[clug] Cleanfeed. Other Comsequences.

Paul Wayper paulway at mabula.net
Tue Oct 28 12:46:03 GMT 2008

Hash: SHA1

Craig Small wrote:
| On Tue, Oct 28, 2008 at 10:13:47AM +1100, Daniel Pittman wrote:
|> The problem is that you are assuming the "false positive" rate is
|> completely randomly distributed; in practice it means that a proportion
|> of sites are completely unavailable despite being innocent, so 3 percent
|> of *websites*, not three percent of *content of all websites*.
| It is unlikely that mainstream, such as the age or amazon, would get
| blocked. It really depends on where the list comes from.  That's the key
| with a lot of the filters, who decides what is in and what is out.

What about if it sells books on Euthanasia?  That's illegal in Australia, and
Stephen Conroy has said in questioning by aforementioned Scott Ludlam that the
filters would block such content.

I would also disagree with Daniel's assessment that the "false positive" rate
is only for certain sites (e.g. all of Facebook being blocked because one
article discusses assisted suicide).  The letter by Mark Newton (IIRC) said
that there was still a level of page requests failing when they should not
have been blocked, but whether that was because the filter software made a
'false positive' guess or whether it just adgered itself in serving the
request, we don't know.

| I know perfectly fine sites that are blocked by Trend Micro, for
| example, not because of any R or X rating, but because they consider
| them "dangerous" because they discuss some of the filters and filtering
| and are critical of them.

The real problem as I see it is that the whole thing is still very vague, and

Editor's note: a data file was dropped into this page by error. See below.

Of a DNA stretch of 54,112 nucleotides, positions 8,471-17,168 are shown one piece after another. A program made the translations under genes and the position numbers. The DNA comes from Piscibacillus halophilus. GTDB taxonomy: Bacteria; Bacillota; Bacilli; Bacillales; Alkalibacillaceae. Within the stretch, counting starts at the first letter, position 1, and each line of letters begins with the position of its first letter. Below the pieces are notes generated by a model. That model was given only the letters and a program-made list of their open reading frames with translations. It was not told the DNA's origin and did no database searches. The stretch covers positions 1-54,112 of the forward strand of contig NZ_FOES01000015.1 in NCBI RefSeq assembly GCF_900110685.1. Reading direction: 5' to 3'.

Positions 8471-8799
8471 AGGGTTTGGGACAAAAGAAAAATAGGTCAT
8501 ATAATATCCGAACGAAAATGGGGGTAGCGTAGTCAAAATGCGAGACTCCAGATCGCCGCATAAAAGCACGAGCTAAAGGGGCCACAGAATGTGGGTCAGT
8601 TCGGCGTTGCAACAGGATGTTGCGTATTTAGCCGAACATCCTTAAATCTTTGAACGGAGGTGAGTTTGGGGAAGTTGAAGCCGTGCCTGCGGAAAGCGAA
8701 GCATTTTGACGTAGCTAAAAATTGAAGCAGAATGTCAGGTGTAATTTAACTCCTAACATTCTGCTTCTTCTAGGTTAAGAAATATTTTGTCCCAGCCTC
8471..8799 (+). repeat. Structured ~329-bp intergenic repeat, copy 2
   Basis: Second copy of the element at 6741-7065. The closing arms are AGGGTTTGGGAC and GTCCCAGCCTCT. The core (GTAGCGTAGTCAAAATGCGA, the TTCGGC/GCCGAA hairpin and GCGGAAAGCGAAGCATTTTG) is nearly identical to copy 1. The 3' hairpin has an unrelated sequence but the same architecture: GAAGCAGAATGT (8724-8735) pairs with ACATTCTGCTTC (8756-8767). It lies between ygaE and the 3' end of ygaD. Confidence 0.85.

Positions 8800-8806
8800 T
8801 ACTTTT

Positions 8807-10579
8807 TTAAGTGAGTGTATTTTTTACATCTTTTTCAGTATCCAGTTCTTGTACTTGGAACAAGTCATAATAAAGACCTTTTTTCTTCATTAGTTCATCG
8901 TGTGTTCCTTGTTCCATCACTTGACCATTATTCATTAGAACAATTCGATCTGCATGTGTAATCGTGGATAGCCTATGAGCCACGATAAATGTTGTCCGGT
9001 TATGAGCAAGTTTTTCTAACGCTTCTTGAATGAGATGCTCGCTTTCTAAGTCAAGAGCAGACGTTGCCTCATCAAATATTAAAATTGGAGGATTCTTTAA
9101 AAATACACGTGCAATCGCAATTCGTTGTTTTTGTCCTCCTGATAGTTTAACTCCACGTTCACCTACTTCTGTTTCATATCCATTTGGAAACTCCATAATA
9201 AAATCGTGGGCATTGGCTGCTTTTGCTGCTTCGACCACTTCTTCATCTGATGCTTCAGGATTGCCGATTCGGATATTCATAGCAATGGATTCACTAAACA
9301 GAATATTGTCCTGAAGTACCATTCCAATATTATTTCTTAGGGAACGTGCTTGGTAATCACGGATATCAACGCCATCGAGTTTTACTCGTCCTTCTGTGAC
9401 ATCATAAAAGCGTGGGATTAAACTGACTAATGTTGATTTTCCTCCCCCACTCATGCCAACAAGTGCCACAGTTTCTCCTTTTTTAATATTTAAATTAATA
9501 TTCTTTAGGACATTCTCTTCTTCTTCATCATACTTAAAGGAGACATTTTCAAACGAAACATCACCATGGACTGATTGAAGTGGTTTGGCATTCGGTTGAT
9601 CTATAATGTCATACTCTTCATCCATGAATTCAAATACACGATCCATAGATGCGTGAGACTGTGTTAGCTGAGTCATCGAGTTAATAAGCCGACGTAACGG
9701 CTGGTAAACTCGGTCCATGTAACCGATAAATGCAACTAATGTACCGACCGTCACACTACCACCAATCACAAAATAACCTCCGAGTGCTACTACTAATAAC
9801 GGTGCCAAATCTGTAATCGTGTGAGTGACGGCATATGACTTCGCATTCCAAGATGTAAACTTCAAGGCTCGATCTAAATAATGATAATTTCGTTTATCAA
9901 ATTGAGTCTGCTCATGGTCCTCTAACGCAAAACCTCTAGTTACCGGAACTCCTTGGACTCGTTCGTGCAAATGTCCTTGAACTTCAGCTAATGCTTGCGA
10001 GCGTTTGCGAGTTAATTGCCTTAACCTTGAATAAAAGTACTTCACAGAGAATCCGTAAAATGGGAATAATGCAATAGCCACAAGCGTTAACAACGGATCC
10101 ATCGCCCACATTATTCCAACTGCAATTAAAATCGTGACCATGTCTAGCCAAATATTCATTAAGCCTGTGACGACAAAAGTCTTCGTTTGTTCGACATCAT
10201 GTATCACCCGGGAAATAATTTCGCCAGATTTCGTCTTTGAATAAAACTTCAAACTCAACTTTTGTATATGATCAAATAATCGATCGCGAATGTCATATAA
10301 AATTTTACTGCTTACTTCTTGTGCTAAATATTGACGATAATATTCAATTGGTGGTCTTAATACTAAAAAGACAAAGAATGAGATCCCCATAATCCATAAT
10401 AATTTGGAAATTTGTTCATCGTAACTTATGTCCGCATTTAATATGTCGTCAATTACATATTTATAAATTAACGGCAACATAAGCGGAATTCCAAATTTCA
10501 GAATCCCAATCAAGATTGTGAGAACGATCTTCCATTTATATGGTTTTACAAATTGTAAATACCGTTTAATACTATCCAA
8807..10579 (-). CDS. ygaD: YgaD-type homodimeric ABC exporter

Conroy is being very close-lipped about it.  When they say 'overblocking', was
the 3% level given based on requests, sites, or (e.g.) packets?  What types of
'illegal' pages are they filtering for?  What are the 'success' parameters for
the trial?  When does the decision get made?  Who gets to see the filter
lists?  Who controls the black boxes?  Is there going to be a phone number to
ring up the Government to complain about it or are they going to let the ISPs
cop the flack?

We're left making assumptions about how it works, what it's going to block,
and what control we the public will have over it.  For Senator Conroy to then
turn around and make accusations about people asking questions - people
speculating about it are accused of making "wild and excessive" guesses,
people questioning what will be blocked are accused of "supporting child
pornography" - makes me very suspicious.  The important thing, as always, is
to not give in to speculating about the details we don't know because Conroy
has shown he's more than willing to sideline that opinion as 'not having the
true facts'.

One view that I've read (in
is that Senator Conroy is actually surreptitiously trying to dump the whole
thing in the bin.  He hasn't said it's a success or that it's going ahead,
just that the trials are complete and he "welcomed" and "was encouraged" by
the report.  The Australian reported it a success, so you can guess whose side
they're on.  Given that the Labor party has had to pander to Family First's
Senator Steve Fielding and Independent Nick Xenophon, the Labor party might be
preparing to dump it in preparation for getting the Greens on-side.

Personally I think that's pretty charitable, especially as Senator Conroy is
not only defending the process in public but privately attacking anyone
notable (like Mark Newton) who speaks out about it.  This is not the actions
of a person who wants to see the proposal swept under the carpet.

Still, one can hope that Stilgherrian is right...

Have fun,

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